Laughter is surprisingly canny (as opposed to, say, canned laughter). On the surface, it’s just an amused reaction to something funny: lighthearted, guttural, fleeting. Yet it has surprising power to ease tension at the highest levels or seal instant friendships, and its healing benefits have long been touted. You can even enroll for laughter therapy. In California. Of course.
A baby’s laughter is surely one of life’s intoxicating sounds. When little ones are amused, their joyous gurgles bubble up from within. They’re fully in the moment, sometimes unaware of anyone else, perhaps fully engaged in their own toes. And it’s always genuine. A baby doesn’t chortle dryly at some wry political joke, or at their own witty observation, and they certainly don’t laugh at someone else’s misfortune (that dreaded schadenfreude).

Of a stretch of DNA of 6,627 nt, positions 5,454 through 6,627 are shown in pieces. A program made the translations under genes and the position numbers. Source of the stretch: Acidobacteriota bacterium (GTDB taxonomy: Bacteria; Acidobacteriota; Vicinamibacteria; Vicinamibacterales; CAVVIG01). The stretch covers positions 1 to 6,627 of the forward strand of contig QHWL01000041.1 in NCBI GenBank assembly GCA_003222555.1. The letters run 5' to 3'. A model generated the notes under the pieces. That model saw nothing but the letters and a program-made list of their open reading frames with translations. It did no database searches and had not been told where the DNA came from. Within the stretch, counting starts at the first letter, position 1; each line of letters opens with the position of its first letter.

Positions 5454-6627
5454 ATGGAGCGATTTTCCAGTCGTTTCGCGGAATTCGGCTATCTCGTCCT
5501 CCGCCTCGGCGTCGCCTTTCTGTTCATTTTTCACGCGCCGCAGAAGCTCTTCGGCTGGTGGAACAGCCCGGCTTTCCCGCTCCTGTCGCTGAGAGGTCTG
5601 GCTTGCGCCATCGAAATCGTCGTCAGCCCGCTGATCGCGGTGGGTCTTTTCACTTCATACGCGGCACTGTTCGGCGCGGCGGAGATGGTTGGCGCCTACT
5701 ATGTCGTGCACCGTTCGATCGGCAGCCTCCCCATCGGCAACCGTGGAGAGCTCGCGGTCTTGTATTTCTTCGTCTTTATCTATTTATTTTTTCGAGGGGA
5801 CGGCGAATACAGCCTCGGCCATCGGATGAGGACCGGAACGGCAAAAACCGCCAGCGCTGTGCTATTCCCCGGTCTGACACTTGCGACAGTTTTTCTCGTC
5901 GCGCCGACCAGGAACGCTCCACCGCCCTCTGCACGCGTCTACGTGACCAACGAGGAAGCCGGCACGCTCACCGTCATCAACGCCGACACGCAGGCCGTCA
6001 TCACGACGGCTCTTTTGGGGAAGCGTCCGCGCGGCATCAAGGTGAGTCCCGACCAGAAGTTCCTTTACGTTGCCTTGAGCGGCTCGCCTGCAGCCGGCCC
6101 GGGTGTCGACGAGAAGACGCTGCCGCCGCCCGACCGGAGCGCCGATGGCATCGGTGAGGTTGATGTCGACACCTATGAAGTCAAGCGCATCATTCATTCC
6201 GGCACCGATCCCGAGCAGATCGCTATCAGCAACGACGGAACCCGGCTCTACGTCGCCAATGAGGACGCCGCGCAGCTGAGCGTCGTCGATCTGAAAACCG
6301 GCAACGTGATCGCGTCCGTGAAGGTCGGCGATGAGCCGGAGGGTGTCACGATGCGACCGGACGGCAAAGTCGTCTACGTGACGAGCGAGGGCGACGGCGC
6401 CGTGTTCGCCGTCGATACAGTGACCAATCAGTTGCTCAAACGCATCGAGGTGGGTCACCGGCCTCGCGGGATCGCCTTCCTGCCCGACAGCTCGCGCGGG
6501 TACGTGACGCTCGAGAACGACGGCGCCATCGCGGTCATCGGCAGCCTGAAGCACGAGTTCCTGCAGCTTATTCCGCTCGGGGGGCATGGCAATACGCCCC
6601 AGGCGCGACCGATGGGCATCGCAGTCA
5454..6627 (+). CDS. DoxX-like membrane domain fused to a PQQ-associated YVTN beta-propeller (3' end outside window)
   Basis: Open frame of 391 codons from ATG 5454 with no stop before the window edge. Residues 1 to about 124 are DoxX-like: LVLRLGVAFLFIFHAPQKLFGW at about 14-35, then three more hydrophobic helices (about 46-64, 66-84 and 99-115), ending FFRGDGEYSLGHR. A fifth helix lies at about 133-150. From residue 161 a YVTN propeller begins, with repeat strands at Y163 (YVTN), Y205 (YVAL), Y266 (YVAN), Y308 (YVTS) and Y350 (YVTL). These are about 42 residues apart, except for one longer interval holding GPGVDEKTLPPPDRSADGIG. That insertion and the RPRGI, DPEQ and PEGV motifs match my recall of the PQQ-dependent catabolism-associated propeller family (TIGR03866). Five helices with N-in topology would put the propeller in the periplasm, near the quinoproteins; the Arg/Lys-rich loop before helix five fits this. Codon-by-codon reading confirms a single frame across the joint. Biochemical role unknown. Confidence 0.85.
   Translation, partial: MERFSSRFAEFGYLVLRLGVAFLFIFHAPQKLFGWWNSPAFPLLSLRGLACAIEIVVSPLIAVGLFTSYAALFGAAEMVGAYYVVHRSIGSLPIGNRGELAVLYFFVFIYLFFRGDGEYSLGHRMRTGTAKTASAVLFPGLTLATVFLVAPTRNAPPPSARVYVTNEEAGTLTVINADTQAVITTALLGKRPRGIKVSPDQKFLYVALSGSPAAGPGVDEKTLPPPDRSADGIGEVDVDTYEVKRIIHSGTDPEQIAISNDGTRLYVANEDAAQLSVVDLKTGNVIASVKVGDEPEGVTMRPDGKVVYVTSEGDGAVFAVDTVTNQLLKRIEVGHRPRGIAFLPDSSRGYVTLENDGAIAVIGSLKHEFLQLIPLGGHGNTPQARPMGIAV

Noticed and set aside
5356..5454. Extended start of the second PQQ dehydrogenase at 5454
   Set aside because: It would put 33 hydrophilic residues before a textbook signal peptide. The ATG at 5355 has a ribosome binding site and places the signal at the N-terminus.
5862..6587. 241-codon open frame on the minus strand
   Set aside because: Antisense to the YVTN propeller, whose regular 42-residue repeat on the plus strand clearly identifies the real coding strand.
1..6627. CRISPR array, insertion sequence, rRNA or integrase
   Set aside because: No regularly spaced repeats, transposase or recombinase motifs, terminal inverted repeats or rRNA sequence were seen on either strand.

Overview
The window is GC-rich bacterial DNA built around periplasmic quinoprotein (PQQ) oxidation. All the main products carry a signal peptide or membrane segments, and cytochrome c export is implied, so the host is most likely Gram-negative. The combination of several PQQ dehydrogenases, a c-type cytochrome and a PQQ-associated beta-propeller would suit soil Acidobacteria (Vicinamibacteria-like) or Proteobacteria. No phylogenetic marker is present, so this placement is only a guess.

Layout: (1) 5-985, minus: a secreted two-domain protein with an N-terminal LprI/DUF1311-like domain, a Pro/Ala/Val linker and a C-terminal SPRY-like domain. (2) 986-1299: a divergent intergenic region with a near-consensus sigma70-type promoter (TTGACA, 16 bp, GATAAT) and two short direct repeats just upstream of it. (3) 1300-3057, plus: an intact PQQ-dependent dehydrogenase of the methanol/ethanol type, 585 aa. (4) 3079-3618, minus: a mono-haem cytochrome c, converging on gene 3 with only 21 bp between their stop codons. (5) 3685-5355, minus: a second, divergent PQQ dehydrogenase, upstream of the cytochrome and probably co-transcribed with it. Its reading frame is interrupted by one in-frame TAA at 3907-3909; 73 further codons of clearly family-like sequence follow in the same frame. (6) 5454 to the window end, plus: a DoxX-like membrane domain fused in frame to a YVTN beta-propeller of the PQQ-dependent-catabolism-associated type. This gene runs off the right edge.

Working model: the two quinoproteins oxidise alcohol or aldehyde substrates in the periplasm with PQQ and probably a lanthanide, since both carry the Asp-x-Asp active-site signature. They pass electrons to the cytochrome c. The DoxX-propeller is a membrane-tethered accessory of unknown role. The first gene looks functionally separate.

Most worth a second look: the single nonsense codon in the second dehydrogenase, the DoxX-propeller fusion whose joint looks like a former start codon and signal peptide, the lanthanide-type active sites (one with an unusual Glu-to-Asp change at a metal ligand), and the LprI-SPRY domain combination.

Today there’s serious competition to make us laugh, from “Funny or Die” videos, to pay-per-view comedy routines, to any amount of animal antics online to drive traffic to sites.
A sense of humor is a finely tuned instrument; what makes one of us dissolve into fits, could leave someone else bored or scratching their head. Years ago, there was aTV ad that made me laugh every time. It was a sausage. In psychotherapy. You had to be there…
What makes you laugh? And how much is laughter a part of your day, or your relationships with family, friends or colleagues?